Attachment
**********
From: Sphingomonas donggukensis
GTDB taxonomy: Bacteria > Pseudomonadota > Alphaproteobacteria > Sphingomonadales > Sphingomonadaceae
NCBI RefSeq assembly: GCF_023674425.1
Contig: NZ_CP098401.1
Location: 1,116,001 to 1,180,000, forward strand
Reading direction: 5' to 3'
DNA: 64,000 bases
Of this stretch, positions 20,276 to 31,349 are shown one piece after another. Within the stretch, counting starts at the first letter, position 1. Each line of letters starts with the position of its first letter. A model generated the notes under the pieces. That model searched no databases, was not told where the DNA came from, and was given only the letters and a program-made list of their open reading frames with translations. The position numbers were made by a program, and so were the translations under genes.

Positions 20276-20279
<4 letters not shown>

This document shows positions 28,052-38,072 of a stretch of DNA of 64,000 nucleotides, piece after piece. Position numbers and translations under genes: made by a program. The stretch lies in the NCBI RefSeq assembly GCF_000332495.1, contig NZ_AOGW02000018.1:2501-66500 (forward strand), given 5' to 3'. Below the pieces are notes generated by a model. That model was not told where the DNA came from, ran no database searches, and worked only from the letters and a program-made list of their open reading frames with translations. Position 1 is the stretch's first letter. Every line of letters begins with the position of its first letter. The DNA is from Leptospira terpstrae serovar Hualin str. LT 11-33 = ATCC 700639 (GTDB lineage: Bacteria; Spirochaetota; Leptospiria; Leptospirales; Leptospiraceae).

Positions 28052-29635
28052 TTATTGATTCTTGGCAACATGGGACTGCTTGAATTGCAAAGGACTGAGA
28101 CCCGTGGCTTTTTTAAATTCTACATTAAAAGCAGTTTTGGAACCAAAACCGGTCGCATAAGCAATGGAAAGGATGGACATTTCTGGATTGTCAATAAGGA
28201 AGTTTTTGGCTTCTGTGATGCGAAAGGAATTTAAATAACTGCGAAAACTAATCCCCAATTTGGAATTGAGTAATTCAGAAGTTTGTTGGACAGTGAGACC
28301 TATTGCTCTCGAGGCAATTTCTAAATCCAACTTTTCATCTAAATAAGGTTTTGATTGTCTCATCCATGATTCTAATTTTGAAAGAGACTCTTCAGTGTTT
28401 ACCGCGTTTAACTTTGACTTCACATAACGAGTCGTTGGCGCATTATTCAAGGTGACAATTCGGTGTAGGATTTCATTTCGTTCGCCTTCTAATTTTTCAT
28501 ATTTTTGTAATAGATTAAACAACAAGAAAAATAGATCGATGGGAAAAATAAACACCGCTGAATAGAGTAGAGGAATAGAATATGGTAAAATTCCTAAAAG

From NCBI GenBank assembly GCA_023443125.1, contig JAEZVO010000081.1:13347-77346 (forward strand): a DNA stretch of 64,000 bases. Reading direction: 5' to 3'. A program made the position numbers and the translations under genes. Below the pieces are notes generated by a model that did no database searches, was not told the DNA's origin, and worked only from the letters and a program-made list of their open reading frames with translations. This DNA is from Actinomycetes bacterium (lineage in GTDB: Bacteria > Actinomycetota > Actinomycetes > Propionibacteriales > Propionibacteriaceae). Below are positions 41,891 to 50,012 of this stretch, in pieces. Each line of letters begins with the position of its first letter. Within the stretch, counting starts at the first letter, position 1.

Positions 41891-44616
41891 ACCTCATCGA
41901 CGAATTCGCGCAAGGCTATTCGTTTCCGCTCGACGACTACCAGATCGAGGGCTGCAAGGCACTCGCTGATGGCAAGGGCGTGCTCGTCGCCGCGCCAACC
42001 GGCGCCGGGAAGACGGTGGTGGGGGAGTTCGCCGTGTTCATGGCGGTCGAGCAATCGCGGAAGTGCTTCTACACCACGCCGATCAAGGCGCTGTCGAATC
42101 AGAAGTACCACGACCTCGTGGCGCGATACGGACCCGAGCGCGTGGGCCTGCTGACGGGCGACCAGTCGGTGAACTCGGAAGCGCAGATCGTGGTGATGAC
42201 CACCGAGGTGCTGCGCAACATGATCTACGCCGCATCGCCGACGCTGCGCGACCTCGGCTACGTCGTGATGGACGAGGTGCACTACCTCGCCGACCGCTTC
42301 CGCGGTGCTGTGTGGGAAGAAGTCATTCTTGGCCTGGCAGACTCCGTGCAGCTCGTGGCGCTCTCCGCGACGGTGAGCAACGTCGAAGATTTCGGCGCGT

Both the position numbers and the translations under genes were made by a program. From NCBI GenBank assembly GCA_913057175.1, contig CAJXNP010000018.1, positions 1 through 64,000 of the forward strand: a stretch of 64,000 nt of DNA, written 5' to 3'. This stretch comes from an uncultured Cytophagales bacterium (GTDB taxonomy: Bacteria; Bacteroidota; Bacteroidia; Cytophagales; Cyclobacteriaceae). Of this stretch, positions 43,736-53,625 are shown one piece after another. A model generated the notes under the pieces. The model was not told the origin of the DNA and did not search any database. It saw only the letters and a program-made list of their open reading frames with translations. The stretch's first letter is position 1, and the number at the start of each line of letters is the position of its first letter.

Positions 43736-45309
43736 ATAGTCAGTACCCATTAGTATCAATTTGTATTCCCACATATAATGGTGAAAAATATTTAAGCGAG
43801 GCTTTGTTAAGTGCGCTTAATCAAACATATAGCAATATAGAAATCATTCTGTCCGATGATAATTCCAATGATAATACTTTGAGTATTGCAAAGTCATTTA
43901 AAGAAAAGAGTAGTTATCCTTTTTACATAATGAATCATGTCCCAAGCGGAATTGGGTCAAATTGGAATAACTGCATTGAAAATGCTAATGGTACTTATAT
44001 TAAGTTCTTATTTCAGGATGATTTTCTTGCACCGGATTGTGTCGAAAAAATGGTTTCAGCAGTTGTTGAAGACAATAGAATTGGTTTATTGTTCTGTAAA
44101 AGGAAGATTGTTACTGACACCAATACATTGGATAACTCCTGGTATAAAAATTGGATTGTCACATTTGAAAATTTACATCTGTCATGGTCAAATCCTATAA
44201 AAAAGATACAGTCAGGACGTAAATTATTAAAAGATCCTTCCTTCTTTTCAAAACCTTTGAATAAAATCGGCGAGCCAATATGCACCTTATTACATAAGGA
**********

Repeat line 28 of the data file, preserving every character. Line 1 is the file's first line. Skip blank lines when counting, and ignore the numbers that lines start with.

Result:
Positions 43736-45309